Monday, September 10, 2012

Management Philosophy: behavioral versus training issues

Many years ago I learned a management philosophy. It was my first time being a manager. I was young and I was ignorant. I was also more fortunate than I deserved. My district manager never used the word mentor, but that is what he was. Like a good mentor he was wise and he was patient.

When I would talk to my district manager about employee issues he would ask if it was a behavioral issue or a training issue. Sometimes it was easy to answer, sometimes not so much. However, he wouldn't quit asking questions until I could answer this question.

The answer to this question did not affect what was done. It affected when it was done. Showing up late, leaving early, insubordination, fighting, bad attitudes as well as more grievous things like theft, drinking, drugs, illegal activities are all behavioral issues. These must be addressed immediately.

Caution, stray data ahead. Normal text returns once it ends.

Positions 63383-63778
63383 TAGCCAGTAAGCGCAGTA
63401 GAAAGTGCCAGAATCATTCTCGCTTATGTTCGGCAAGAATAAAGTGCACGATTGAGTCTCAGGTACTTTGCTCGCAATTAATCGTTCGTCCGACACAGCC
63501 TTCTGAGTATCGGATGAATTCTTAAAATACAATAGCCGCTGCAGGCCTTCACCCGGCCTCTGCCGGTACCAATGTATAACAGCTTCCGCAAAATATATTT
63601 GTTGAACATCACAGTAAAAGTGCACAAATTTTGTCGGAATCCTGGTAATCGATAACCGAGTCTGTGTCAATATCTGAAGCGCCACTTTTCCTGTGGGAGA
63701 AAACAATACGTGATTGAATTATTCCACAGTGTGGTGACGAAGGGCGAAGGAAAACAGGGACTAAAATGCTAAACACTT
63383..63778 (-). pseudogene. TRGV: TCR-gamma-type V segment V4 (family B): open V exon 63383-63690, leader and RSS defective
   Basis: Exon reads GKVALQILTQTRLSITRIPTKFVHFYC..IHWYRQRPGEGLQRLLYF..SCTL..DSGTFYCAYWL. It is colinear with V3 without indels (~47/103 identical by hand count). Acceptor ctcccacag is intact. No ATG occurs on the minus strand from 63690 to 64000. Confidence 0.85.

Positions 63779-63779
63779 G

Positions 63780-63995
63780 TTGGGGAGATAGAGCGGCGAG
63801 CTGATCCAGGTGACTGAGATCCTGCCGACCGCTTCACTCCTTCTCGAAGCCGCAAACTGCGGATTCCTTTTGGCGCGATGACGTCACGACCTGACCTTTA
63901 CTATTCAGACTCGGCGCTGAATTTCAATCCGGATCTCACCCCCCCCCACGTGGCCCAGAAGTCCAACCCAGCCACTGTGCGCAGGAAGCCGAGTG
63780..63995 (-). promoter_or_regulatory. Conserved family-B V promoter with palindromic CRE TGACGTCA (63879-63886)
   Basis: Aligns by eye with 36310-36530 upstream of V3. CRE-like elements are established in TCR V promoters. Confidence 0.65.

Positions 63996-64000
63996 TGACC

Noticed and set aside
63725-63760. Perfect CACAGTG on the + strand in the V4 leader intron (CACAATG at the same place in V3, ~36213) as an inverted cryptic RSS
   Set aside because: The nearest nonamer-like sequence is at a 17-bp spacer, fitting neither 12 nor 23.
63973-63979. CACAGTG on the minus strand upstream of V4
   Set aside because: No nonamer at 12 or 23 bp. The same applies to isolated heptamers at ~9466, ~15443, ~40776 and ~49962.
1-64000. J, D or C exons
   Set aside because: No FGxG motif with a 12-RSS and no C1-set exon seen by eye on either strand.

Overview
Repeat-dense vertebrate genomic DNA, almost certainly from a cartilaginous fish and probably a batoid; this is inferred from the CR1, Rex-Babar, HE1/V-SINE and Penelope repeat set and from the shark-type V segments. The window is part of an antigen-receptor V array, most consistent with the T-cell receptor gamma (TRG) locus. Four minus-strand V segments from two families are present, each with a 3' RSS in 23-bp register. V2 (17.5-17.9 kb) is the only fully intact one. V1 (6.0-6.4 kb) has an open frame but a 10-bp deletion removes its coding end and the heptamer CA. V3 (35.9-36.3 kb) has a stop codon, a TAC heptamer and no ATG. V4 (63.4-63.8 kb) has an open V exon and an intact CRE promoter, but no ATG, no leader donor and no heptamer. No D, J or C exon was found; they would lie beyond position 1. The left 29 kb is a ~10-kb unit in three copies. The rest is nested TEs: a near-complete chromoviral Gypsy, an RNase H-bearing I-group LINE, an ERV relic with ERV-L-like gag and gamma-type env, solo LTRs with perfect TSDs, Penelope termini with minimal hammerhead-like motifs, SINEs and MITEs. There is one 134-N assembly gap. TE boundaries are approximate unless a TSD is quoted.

Other types of issues are training issues. How to do things - frying burgers or building servers - are trainable. Sometimes the training is for the manager. Did the manager make it clear what the expectations were? I talked about asking what success looked like here. These things you address over time.

For me, having learned this distinction has really made my management easier. I am a big proponent of categorization. You can't predict the million ways things can go wrong or at least the million ways things can go not right. Therefore, you figure out what right looks like, manage toward that, and then address the problems as they arise. Of course, there are times where it isn't a case of a problem, it is a case of defining better. These are generally educational issues, so you address them over time.

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